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Home Sweet Home and Interest-Free


The biblical principal of "as you sow, so shall you reap" is resulting in increasing numbers of Eastern Bay people becoming mortgage free at a statistically young age.

This is according to accountant and chairman of Whakatane-based Liberty Trust Kelvin Deal, who reports the number of people borrowing money from the trust is continuing to grow, both within the Eastern Bay and throughout New Zealand.
Established in the late 1980s, the trust has since lent more than $45 million interest-free to New Zealanders, with almost five million dollars lent in the last year alone.

Kelvin says the concept, where any person is eligible to make regular donations to the trust over an eight-to-10 year period, and are then enabled to borrow interest-free, five times the amount donated, was first considered by former Liberty Life Church pastor Bruce Bruce McDonald.

"Bank interest rates were 18 to 20 percent at the time. It was a huge burden on families, and someone suggested to Bruce that a different and better system of lending, based wholly on biblical principles, could possibly be established," Kelvin says.
The aim of the proposed new system would be to enable New Zealanders to commence early saving for a home, and become debt-free many years earlier than is typical.

Literature for the now long-established charitable trust encourages the responsibility of people to avoid prolonged debt. He says it challenges the Kiwi cultural belief that it's okay to borrow as much as you can without thought to the future, resulting in bank mortgages that typically remain for the whole of one's working life, or longer - with as much being paid in interest as was originally borrowed.

Kelvin says when he was first contacted in 1988 to look over the proposal, he was entirely skeptical. Being unfamiliar with anything similar, he says he couldn't see how it could work. "It seemed too good to be true".

Working on a financial model for the concept though, Kelvin says he was surprised to find everything added up. "At that point, I wasn't entirely sure why it worked, but I could see that it did. I used a different model to retest it, and again, it worked".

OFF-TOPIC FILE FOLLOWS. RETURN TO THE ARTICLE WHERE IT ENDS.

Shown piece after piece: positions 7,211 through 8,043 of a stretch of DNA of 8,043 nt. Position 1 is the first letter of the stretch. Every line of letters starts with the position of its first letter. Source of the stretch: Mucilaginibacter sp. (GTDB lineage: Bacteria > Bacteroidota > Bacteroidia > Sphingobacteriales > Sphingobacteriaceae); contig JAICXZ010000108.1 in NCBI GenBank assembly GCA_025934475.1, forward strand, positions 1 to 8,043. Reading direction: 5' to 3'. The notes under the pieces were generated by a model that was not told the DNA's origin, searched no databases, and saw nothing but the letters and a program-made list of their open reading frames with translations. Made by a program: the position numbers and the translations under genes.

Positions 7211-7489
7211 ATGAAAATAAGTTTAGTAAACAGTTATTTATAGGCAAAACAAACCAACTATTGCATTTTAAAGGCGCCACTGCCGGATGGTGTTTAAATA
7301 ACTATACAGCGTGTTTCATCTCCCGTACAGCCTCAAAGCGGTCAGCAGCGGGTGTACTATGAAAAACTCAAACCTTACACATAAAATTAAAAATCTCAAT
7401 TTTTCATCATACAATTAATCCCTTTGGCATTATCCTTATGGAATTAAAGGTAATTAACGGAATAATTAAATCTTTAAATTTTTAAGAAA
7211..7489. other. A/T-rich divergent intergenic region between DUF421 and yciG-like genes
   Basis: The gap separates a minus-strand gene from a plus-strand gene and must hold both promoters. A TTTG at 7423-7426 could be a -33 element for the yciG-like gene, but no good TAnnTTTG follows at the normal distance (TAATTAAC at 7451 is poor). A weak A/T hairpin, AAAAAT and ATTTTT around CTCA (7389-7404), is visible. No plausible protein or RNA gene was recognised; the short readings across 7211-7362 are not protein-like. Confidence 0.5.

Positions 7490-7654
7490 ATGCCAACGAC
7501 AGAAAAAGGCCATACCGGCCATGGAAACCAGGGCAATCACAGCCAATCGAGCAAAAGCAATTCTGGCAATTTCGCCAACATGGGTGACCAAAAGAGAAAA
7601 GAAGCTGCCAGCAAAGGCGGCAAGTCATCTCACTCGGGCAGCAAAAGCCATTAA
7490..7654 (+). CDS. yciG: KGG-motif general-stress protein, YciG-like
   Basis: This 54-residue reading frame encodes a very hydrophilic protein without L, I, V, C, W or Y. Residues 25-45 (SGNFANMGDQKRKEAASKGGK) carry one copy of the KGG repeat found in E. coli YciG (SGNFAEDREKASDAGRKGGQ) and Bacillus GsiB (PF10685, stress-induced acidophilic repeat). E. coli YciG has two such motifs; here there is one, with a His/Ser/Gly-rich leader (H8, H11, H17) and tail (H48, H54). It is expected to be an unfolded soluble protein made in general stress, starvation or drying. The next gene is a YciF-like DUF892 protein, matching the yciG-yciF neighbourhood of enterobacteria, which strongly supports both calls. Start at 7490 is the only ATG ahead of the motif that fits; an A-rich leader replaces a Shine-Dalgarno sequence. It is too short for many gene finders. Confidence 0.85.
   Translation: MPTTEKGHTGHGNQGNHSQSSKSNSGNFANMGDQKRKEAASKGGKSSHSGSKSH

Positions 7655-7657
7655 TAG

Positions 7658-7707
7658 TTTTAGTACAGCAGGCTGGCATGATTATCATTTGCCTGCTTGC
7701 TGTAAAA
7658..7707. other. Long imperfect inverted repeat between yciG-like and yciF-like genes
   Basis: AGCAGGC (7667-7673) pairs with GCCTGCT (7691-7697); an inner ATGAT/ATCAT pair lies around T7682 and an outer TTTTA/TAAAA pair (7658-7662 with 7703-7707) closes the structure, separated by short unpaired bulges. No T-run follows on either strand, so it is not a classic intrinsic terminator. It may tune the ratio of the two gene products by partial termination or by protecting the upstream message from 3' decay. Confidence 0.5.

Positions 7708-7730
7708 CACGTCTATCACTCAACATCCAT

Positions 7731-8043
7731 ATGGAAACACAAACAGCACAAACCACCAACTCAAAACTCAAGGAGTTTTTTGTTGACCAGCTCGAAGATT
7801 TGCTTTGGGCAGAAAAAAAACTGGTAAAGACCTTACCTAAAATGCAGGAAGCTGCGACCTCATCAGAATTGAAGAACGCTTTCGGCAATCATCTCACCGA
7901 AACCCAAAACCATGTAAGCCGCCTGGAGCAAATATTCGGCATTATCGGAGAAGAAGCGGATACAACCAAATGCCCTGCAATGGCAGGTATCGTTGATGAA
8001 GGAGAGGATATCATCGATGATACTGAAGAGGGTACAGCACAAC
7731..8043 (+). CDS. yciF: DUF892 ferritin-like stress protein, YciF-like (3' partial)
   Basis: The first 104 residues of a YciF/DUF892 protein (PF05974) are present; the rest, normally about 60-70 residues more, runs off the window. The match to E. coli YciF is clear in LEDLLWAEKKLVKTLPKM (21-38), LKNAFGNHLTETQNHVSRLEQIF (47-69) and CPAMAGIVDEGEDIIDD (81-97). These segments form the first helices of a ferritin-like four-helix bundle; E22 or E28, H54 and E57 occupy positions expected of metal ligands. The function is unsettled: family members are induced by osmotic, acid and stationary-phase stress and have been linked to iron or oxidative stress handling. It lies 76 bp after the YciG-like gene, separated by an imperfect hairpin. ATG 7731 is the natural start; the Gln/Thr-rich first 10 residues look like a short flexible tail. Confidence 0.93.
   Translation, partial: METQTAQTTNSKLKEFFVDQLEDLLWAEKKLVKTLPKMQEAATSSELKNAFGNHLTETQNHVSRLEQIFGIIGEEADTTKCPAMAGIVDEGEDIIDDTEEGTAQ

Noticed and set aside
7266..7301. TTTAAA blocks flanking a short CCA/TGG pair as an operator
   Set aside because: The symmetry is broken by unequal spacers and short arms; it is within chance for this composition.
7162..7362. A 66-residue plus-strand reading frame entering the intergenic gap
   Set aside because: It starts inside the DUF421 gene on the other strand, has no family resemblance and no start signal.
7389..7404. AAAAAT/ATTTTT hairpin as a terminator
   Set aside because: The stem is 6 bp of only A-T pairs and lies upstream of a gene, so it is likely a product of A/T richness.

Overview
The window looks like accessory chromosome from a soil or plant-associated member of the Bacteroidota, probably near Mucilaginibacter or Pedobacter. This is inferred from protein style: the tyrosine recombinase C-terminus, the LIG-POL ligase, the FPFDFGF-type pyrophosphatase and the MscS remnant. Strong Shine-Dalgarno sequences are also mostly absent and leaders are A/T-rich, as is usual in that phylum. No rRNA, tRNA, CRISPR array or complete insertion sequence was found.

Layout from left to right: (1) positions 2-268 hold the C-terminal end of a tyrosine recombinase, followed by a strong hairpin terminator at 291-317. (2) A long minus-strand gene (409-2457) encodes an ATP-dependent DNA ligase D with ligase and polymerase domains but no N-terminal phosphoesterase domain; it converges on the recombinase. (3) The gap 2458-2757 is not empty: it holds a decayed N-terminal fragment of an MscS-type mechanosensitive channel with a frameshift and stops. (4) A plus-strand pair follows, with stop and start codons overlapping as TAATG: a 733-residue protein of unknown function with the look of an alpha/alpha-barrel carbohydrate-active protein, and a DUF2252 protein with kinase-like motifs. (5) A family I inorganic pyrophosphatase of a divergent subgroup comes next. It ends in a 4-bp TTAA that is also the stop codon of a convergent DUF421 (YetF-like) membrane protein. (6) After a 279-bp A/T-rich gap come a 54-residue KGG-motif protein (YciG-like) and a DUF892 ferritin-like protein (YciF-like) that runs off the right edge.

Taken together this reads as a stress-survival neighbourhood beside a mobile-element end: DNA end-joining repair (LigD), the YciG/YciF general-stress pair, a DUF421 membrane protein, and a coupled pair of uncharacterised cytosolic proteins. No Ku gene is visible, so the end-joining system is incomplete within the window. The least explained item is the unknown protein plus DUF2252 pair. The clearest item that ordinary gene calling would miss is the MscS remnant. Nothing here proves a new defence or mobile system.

Somewhat amazed, he had a colleague go through it, and the outcome was the same. On that basis, he says Bruce asked him to "get a team together, and explore it thoroughly". Twelve months later, with all results favourable, Liberty Trust was launched.
"We commenced with over 100 participants and we thought, 'Okay, that's it, we won't take anyone else'. We felt a huge sense of responsibility because the concept was new. By the end of the second year, fully confident in how things were going, we decided to open it up to others. These days, over 1,000 people are contributing to the Trust."

Kelvin says the concept for interest-free loans is a tool to teach young people the rewards of saving, and how suppressing the desire for instant gratification leads to a sounder financial base - a debt-free home at a young age.

The option is commonly taken up by parents, and grandparents, who join the trust, making payments until children are old enough to work and take them over themselves. "We're seeing second generations of families who have benefitted from their parent's initiative, now doing the same for their own children. And these people are often debt-free by their mid-30s," he says.
The trust works by contributors making weekly donations. "It could be $10, or it could be $200," Kelvin says, with donations able to be stopped and restarted or the amount changed at any time. The total amount donated over an eight-to-10-year period, then enables the contributor to an interest-free loan of five times that amount.

An example from the trust shows how weekly donations of $115 for a period of 10 years will result in a total contribution of $60,000. The contributor is invited to borrow a sum of five times the contributed amount, which would be $300,000 interest-free. Repaying that mortgage at $577 per week results in the mortgage being repaid within 10 years. (The trust prefers that the loan be repaid within 10 years.) The total cost of the mortgage therefore being $360,000.

This compares to a bank mortgage using an interest rate of 6 percent repaid at a comparable rate of $579 a week over a period of 15 years the total cost of the bank mortgage would be $458,246.

In cases where a person donating to the trust, but not yet eligible for an interest-free loan, wants to buy a property at current market rates, Kelvin says they are encouraged to do so, using other means of borrowing. "Once they reach eligibility for a trust loan they can swap their mortgage over".

The Liberty Trust came under scrutiny in 2011 when the NZ Charities Commission de-registered it, stating the trust worked in the interests of everyone, not only "the poor" (thereby not fitting the legal definition of a charity). The decision was then overturned by the High Court, resulting in a first-of-a-kind legal ruling (now studied by law students in New Zealand as the Crown versus Liberty Trust case).

Kelvin says the trust is fully sustainable. "Unlike a bank, we don't borrow, so we have no debt. We don't invest in anything, money just comes in, and is immediately lent out to whoever was next in the order of joining. And an independent actuary - a specialist in the mathematics of risk - has demonstrated that if we suddenly had a situation where no new members joined, the trust would remain viable."

With the ability to assist young people into their own homes with limited debt, as well as enabling support of a small number of charities, Kelvin sees the trust as providing a win-win situation.

"I think it's the best success story in Whakatane".

Eastern Bay Life,
27 October 2017